DEATHS (reported in Greensboro paper)
Died.—At Camp Winder Hospital Richmond, on the 15th of June, Alpheus Sapp, a son of N. R. Sapp, of this county in the 20th year of his age. He had been a member of the M. E. Church for near three years, he was a true and patriotic soldier, and beloved by all who knew him. He leaves a large circle of friends and relatives to mourn his loss. The deceased was a member of Capt. H. E. Charles (last C. C. Cole’s) company, 22nd N. C. Regiment.
Captain H. C. Gorrell.
This community was thrown into deep melancholy caused by the report of the death of Capt. Henry C. Gorrell of this place, who was killed in a skirmish near Richmond on Saturday the 21st ult., by a ball through the head. His body fell into the hands of the enemy, and has not been recovered.
DEATH OF COL. LEE.
A dispatch dated Charlotte, N. C., July 3rd, 1862, to Col. John Sloan,Greensboro, says: Col. C. C. Lee was killed on Monday. His body arrived last night. A. J. ORR
FROM THE THIRD N. C. REGIMENT.
A dispatch from Adjutant W. A. Cumming, 3d regiment, to his father, dated Richmond, July 3d, says: Our Regiment suffered terribly; our Colonel (Meares,) was killed. Harris Northrope and I are safe.
Died.—In Richmond Va., June 30th, 1862, from a wound received in the battle of the 25th, Evan Hilton, of Davidson county, and member of Company K, 48th Regiment, N. C. T. The deceased was an affectionate husband and father, and a kind neighbor.
Died—Of typhoid fever, at Richmond, Va., on the 19th of June, 1862, Alpheus Arnolphus Ross, aged about 21 years.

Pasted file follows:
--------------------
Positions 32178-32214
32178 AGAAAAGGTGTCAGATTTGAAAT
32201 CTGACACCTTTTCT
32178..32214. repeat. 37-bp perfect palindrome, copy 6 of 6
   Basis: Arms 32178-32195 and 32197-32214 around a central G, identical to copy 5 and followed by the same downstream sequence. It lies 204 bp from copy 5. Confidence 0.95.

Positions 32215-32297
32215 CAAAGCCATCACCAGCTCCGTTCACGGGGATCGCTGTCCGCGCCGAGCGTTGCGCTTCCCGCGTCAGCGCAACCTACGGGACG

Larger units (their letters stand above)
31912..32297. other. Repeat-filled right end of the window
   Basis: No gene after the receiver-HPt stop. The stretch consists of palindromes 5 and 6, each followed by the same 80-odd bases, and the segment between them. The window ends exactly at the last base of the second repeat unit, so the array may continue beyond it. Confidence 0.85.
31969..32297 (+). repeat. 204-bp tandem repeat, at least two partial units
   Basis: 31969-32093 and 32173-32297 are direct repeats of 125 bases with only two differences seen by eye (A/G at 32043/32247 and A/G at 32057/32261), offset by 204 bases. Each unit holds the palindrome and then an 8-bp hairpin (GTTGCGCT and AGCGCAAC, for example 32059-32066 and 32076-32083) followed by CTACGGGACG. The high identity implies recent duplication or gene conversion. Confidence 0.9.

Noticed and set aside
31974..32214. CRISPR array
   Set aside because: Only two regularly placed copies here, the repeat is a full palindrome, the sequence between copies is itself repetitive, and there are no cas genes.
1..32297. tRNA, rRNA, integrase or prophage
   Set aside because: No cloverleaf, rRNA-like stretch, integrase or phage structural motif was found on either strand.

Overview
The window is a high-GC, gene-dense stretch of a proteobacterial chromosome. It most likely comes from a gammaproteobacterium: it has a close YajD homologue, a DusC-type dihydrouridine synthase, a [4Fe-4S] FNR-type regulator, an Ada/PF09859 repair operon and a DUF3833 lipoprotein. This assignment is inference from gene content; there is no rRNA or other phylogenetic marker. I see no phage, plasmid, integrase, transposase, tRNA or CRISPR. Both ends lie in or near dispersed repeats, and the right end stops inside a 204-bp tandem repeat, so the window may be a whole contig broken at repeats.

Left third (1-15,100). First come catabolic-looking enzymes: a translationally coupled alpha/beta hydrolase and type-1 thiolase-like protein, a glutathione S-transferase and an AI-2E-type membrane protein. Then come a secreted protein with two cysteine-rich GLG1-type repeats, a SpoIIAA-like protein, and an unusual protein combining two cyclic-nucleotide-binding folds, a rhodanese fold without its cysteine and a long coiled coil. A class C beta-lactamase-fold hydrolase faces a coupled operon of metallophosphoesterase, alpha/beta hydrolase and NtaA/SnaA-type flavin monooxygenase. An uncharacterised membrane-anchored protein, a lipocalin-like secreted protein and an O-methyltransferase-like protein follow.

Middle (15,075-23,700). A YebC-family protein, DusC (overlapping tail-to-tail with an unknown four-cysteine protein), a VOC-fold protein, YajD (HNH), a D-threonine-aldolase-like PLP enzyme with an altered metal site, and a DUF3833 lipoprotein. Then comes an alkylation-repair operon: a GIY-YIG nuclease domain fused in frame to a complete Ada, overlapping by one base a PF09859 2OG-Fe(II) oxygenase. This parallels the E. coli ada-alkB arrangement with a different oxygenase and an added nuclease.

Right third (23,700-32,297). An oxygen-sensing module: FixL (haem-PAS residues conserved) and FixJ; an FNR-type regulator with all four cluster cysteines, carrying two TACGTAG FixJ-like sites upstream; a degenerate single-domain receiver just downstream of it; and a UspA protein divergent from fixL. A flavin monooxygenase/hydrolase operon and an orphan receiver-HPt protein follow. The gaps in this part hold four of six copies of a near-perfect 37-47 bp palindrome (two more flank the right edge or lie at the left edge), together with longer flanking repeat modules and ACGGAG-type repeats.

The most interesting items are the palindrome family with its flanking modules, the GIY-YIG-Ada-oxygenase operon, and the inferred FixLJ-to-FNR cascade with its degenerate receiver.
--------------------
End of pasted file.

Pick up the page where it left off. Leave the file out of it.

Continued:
The deceased was a member of Capt. C. C. Cole’s Company, and among the first to volunteer for the defence of the south, having been more than a year in the army, a tried and faithful soldier. Up to within two weeks of his death, he had enjoyed good health and spirits, and was in the battle fought near Richmond the 31st May, and 1st June, of which he gave an account in a letter written to a relative.
As long obituary notices are a trespass upon the columns of a newspaper, and are not often read, suffice it to say that Arnolphus, while living, was much esteemed for his frankness and manly bearing, his kind and generous disposition, his habits of industry and sobriety; while in death he is lamented by a large circle of relatives and acquaintances
Died—Near Gordonsville, Va., on the 2nd inst., of typhoid fever, Lewis W. Kimbrough, in the 19th year of his age.
Lewis possessed many high and noble qualities.—He was a most dutiful and affectionate son, and his death is deeply to be regretted by all who knew him well; and has inflicted a wound in the hearts of his bereaved parents which time can never heal.
Source: Greensborough Patriot, July 3-17, 1862 as found in Confederate Newspaper Project